A plea for help from Erlang gurus

Ulf Wiger ulf.wiger@REDACTED
Thu Dec 18 14:19:06 CET 2003

Given your proposed syntax, you will have to change the
grammar. There are several good reasons to avoid this.


1> erl_scan:string("A@REDACTED = foo. ").

This can be interpreted in two ways:

- your syntax is (almost) legal erlang code, which is a good
   thing, because you don't really have to hack erl_scan.

- it's (almost) legal erlang code, which is a bad thing, because
   your patterns may conflict with existing code. (:

(BTW, the syntax highlighter in Emacs doesn't expect @ in variable
names, and stops highlighting the variable name before the @.)

The (almost) legal part is because you introduce new variable names
in the guards, which is disallowed by the existing grammar. Thus,
your code, as written, doesn't compile.

I would propose the following (assuming you still want to go through
with your idea ;):

Change the syntax slightly so that it becomes really legal erlang:

important_event(Arg@REDACTED="linkDown") when Arg@REDACTED > 0 and
                                                 Arg@REDACTED < 8 ->

could instead become:

important_event([event_type="linkDown", time=T] = Arg@@) when T > 0 and
                                                               T < 8 ->
    [{importance, 'not so important event'}|Arg];
    %% I decided to peel off the @@ from the variable name.
    %% This might be a really bad idea. Feel free to rant about it.

and then, using a parse_transform, changed into:

important_event(Arg) ->
    case proplists:lookup(event_type, Arg) of
       {_, "linkDown"} ->
          case proplists:lookup(time, Arg) of
             {_, T} when T > 0 and T < 8 ->
                [{importance, 'not so important event'}|Arg];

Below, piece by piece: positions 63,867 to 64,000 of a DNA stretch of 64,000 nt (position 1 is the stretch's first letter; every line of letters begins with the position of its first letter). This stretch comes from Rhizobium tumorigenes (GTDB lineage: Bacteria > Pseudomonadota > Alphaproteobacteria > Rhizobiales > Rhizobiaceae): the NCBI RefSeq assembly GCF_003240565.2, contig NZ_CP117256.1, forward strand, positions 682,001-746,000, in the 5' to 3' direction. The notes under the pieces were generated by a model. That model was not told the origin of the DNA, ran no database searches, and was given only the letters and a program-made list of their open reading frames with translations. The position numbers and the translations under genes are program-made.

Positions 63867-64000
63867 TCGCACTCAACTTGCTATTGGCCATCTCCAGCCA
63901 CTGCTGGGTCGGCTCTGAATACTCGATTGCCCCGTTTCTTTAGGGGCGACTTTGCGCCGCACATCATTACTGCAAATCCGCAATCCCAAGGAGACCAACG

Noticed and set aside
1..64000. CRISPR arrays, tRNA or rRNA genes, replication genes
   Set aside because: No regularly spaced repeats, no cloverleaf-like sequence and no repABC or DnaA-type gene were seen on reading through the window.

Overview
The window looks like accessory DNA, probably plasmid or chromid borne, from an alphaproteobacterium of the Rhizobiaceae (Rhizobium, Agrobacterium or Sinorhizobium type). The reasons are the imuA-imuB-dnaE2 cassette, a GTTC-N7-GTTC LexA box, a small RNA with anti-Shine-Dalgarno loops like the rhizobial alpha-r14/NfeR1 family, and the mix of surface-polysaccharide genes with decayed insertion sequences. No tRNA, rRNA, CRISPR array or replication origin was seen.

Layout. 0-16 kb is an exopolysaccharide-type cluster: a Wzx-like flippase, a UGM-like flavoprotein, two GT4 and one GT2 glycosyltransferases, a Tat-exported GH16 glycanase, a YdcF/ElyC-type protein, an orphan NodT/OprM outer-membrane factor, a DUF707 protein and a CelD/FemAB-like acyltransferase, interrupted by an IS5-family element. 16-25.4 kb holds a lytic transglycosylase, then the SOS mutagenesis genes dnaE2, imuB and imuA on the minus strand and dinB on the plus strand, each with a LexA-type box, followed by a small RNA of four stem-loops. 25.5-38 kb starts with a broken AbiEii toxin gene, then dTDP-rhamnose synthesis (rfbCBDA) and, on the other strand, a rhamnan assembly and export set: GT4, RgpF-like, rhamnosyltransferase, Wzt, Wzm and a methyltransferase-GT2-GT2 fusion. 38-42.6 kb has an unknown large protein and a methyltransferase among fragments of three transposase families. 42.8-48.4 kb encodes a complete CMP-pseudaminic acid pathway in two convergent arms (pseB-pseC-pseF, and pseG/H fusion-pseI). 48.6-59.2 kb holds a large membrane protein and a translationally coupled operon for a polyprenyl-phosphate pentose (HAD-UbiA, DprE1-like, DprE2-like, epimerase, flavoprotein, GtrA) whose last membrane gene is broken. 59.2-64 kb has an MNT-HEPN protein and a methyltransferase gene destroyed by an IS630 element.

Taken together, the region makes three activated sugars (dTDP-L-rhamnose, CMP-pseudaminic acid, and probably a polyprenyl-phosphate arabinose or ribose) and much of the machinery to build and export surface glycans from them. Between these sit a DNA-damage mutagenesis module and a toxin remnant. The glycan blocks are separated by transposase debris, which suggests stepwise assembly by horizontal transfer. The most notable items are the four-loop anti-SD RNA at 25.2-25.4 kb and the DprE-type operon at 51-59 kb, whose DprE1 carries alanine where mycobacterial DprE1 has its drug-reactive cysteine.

_ ->
       none ->
          ... % exit(function_clause) or continue with other
              % clauses.

I would not allow a "destructive update" construct like
    Arg@REDACTED = 'not so important event',

As I couldn't think of an update construct that would be
legal code and still intuitive, I propose simply leaking the
representation of the proplist and prepending the new property
to original list. The thing to make convenient was the decomposition,
right? Updating property lists is already really easy.


On Thu, 18 Dec 2003 13:35:55 +0200 (EET), Taavi Talvik <taavi@REDACTED> 

> I have system, which tries to classify events based on
> their properties. And I am trying to simplify writing
> some special code for acting on property lists.
> I would like to write modules/rules in fashion of:
> Arg = [{key,value}, {key, value}, ...]
> %
> % Add {importance,'not so important'} when event is at night
> %
> important_event(Arg@REDACTED="linkDown") when Arg@REDACTED > 0 and
> 					        Arg@REDACTED < 8 ->
> 	Arg@REDACTED = 'not so important event',
> 	Arg;
> %
> % Add {importance,'very important'} to property list
> % when there is {event_type, "linkDown"} in passed in property list
> %
> important_event(Arg@REDACTED="linkDown") ->
> 	Arg@REDACTED = 'very important event',
> 	Arg.
> This is basicly to extend pattern matching and guard tests
> to property list(assocative arrays) and add easy way to access
> those properties.
> What is best way to proceed:
> 	extend erl_scan and erl_parse
> 	generate extended parse tree
> 	analyze parse tree with help of syntax_tools
> 	find "array accesses"
> 	replace them with access functions or case statements
> 	in pattern matching and test guards
> 	output new code..
> Any pointers to papers, code examples doing something similiar,
> ideas how erlang 'guru' will handle above are very much appreciated.
> What is reasonable way to start with this?
> best regards,
> taavi
> PS. I have never done anything like this before except classical
> exercise to write simple calculator with lex and yacc.

Ulf Wiger, Senior System Architect

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